46 degree water in the bowl, 1.5% salt. Add 622.2 g (75% total) and 0.6 tsp IDY. Mixed for 2 minutes at low speed, removed the paddle, and covered for 30 minutes. Poured 1% oil on top of this, and began 8 minute mix at low speed, with dough hook. Begin adding remaining flour after 4:30. Continue mixing past 8 minute mark and add remaining flour. Up to this time, the mixing was better than I had observed previously, whereby the dough went straight up the stirrer. I did stop once, pull it off the hook, mush it a little by hand, and resume.
But something seemingly significant happened right as I completed the flour add: while the bulk of the dough was associated with the hook, it began to repeatedly extrude a portion oriented parallel to the wall of the bowl, and then hit into it later to recapture it, form another extruded piece, etc. Seeing this behaviour, I thought - it looks like that hook is kneading that dough, and I imagine that is just what a dough hook is supposed to do. Is this correct?
I mixed in this fashion for 2 minutes. Temperature was 76 degrees, and I did not note that it felt warm, as I had previously. I removed, hand worked the dough minimally - just folded it over a couple of times and formed a ball. Cut into three and refridgerated.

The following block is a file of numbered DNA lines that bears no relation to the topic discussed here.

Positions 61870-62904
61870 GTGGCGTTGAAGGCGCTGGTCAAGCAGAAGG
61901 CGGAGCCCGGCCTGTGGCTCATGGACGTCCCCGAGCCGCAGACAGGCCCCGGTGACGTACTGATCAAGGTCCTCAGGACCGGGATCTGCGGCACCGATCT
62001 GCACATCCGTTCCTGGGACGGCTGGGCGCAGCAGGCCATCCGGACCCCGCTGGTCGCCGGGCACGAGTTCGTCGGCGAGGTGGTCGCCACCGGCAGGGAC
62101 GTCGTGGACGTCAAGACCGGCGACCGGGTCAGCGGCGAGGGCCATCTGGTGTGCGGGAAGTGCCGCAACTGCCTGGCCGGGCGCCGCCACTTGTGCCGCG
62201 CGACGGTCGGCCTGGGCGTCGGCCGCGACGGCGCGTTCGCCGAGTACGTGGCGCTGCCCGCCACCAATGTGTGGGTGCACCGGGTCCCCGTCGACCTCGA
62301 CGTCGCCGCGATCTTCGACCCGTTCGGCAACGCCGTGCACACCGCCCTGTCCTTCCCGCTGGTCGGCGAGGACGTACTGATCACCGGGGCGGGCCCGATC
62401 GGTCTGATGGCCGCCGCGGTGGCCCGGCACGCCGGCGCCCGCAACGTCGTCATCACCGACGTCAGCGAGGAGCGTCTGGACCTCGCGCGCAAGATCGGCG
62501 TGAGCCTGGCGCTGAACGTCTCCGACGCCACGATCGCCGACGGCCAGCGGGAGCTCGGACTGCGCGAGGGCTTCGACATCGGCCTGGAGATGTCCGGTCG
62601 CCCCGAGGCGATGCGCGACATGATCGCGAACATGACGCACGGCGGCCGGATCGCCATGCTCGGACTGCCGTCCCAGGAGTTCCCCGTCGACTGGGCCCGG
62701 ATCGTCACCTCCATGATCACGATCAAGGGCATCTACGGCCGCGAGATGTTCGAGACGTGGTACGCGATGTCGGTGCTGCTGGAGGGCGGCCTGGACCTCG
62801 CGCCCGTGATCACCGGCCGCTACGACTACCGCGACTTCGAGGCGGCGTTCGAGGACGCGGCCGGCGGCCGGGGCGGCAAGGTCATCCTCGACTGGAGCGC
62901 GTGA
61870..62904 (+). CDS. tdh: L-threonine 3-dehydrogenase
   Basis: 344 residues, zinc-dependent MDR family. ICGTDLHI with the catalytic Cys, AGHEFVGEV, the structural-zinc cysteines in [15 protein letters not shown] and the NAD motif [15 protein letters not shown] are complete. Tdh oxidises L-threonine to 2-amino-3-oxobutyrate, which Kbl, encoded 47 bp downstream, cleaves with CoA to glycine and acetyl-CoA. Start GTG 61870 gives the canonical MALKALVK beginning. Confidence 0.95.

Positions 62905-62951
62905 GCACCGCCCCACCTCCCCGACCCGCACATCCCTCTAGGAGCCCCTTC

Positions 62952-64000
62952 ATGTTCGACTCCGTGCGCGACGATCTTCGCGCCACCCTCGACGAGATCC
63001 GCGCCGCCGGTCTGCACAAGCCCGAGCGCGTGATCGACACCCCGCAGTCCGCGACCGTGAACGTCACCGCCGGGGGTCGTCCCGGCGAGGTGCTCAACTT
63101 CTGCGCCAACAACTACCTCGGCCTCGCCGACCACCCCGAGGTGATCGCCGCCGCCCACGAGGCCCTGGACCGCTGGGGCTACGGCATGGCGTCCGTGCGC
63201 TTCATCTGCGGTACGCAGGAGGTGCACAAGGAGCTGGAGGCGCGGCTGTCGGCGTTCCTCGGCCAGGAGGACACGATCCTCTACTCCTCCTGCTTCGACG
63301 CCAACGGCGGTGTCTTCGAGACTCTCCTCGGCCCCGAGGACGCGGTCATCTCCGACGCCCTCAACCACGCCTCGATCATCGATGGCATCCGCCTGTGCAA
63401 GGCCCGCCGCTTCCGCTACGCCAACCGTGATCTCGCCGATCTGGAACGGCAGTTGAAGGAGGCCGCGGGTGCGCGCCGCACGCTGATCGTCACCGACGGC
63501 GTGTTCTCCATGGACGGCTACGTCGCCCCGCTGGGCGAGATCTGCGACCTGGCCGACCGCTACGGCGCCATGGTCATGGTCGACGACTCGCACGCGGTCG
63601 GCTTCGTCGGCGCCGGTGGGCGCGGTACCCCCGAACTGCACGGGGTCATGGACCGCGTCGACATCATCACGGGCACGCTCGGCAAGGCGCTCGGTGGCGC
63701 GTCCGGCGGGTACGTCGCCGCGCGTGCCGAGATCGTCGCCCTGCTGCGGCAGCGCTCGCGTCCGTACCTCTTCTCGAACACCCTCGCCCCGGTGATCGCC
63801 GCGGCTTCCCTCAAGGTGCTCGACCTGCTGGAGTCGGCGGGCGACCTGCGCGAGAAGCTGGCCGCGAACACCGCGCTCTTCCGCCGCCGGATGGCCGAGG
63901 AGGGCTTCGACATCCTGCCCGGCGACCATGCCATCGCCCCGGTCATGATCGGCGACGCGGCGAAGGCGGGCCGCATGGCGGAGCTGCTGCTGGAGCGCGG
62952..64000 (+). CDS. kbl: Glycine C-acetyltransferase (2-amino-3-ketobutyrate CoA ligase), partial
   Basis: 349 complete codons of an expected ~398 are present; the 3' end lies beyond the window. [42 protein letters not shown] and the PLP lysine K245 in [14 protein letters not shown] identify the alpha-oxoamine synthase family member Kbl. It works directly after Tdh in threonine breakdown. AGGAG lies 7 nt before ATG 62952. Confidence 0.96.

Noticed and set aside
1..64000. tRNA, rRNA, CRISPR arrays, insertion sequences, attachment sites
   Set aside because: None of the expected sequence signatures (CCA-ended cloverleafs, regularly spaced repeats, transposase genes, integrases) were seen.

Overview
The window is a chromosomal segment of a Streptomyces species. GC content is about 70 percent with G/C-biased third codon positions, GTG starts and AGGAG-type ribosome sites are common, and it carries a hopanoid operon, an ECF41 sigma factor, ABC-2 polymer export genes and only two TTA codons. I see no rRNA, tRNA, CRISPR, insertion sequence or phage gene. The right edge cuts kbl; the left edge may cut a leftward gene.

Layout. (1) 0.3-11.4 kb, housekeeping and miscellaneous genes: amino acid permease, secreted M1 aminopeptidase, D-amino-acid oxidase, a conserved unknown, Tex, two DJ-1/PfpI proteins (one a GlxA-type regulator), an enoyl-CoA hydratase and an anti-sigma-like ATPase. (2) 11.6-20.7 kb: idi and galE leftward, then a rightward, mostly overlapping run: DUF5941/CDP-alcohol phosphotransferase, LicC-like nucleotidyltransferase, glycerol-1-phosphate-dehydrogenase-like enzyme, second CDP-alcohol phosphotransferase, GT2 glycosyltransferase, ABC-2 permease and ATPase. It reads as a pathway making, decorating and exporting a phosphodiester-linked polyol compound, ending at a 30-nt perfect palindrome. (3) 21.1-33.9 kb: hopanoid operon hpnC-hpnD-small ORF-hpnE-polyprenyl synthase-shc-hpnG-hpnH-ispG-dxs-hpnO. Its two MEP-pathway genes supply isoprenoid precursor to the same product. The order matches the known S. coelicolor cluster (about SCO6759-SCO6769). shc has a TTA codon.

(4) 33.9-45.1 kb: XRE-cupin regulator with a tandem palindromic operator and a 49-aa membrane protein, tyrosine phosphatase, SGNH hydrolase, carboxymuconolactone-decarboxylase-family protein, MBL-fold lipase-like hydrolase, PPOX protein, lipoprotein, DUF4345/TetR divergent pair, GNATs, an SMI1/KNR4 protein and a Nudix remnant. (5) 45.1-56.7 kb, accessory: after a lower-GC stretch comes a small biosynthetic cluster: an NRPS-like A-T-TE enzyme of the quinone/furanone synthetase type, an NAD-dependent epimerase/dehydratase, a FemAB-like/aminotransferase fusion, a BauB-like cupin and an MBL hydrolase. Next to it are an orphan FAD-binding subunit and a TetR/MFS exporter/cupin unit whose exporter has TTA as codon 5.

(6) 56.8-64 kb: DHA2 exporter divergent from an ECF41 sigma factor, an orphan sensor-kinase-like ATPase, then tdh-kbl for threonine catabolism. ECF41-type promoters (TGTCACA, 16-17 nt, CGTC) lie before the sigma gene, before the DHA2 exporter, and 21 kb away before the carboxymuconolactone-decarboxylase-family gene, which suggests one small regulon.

I am loath to lower my cooking temperature from the circa 650 I had achieved, though this would probably go far in reducing the burning of the bottom relative to the top. I have, however, formulated other configurations within the Egg which should help, and may even be compatible with a gasket, if and when I replace the one destroyed last week.
As I observed that my third ball was short by 2.3 % of the total (residue on bowl, hook, paddle, hands), it occured to me that this was comparable to the amount by which I had diverged last week by additional adds of water and flour: 1406 g vs. 1375. But if we had considered unrecovered residue, this would indicate that my adds were in fact twice what those numbers suggested.
What I'm getting at is this - what kind of effects would varying hydration levels, in the vicinity of 63%, have on how susceptible the bottom of a pie would be to burning, in a 650 deg oven sitting above 1100 degree flames? Could some, any, of my burning be due to a mathematically accesible hydration lower than the intended 63? If the true overshoot in my first dough was 31+32=63 grams, that would give a hydration of about 59%, were it all flour. How sensitive to hydration level is crust bottom burning?